Can You Eat Duck Medium Rare? (It’s Different From Chicken!)

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Do you like your duck meat cooked medium-rare or well done? Whatever your choices may be, it is good to find out if it is safe to eat or not. So, Can you cook duck medium rare?

Short answer: Yes, it is fine to eat duck meat medium-rare. Just like red meats, you can choose either well-done or medium-rare when it comes to duck. Thus, you can have some tinge of pink on your duck meat.

Whatever your choices may be, it is a brilliant idea to find out if it is safe to eat or not.

This article will focus on finding out if the duck is safe to cook in medium-rare. We will be discussing these main points:

  • How is duck meat different from other poultry?
  • Why can you eat duck medium-rare?
  • Is it safe to eat duck medium-rare?
  • Methods on how to cook duck properly

How Is Duck Meat Different From Other Poultry?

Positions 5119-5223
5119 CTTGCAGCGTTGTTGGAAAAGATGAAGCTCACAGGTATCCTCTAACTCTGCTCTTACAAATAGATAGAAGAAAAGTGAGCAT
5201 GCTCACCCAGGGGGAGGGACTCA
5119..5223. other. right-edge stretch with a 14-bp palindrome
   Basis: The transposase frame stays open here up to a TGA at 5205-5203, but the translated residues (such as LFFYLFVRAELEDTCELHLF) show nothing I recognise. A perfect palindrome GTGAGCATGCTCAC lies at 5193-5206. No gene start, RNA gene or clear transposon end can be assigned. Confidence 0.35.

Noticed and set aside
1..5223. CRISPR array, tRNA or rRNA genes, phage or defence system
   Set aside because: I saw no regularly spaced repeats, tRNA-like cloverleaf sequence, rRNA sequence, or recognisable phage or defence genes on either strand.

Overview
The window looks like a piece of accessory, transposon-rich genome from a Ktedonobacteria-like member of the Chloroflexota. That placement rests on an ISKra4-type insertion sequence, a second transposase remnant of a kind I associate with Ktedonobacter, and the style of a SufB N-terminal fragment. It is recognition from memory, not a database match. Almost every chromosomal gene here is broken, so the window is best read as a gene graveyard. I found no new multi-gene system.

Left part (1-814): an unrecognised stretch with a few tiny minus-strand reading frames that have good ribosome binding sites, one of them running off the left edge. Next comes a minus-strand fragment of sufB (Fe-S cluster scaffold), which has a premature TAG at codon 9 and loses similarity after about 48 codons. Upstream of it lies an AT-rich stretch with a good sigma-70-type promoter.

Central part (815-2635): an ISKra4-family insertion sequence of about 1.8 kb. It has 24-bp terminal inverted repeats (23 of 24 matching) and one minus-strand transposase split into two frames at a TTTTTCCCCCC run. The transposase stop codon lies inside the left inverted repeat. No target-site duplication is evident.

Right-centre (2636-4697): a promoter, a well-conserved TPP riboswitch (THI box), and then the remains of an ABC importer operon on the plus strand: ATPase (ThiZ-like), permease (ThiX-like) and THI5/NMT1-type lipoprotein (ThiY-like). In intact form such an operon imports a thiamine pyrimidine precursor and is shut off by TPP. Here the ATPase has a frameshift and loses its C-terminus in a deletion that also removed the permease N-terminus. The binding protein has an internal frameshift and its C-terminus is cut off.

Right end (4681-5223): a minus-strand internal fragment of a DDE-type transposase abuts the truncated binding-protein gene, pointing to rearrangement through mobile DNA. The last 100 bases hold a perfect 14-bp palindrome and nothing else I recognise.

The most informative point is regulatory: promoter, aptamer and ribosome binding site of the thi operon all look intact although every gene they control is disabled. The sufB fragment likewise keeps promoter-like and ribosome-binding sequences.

Scientifically speaking, duck is considered white meat as its myoglobin content and classification is similar to poultry.

Unlike chicken meat, the inner part of the duck meat is darker in color.

That is because it contains a higher percentage of myoglobin and iron.

Hence, in the culinary world, duck meat is kinda treated as red meat.

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Why Can You Eat Duck Medium-Rare?

Meat from duck, unlike chicken, is safe to eat in medium-rare, as it has a texture that is similar to red meat.

Yes, you can bring on the pinkness!

Unlike chicken and turkey, the method of cooking red meat is generally different from white meat poultry.

Food preppers claim that if you cook duck meat to full doneness may dry out. Thus, they would prefer to cook it medium-rare.

Moreover, the good news is that they do not contain Salmonella – a type of bacteria that can cause food-related illness. (*)